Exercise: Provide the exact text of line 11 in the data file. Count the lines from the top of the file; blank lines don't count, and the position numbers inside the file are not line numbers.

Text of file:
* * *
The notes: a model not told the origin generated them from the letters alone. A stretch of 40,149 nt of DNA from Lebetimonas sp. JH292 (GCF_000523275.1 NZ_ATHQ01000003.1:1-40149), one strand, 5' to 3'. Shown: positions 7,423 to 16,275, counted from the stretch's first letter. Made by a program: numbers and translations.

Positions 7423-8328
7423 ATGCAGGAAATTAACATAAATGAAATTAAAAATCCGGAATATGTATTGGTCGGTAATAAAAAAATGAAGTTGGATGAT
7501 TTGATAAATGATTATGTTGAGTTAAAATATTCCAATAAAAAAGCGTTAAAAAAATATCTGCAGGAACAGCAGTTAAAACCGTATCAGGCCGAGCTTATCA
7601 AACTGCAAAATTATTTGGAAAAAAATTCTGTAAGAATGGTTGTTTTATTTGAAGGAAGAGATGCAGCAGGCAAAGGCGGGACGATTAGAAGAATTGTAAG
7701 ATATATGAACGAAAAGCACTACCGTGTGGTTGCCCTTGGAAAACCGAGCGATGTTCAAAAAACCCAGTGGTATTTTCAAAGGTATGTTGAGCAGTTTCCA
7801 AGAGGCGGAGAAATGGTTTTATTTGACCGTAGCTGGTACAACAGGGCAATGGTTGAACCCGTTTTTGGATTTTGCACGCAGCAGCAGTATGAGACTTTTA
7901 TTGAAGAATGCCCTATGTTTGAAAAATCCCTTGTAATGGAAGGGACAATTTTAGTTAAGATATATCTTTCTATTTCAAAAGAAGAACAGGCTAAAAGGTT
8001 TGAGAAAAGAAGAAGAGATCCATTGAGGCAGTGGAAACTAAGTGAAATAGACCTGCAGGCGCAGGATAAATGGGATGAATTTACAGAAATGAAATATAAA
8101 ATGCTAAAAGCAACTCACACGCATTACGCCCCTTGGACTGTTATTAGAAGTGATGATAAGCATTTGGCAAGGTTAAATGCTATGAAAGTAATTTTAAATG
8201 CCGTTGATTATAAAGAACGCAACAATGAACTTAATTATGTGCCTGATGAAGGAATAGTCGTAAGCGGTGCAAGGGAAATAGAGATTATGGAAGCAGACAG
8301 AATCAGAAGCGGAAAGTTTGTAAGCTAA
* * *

8201 CCGTTGATTATAAAGAACGCAACAATGAACTTAATTATGTGCCTGATGAAGGAATAGTCGTAAGCGGTGCAAGGGAAATAGAGATTATGGAAGCAGACAG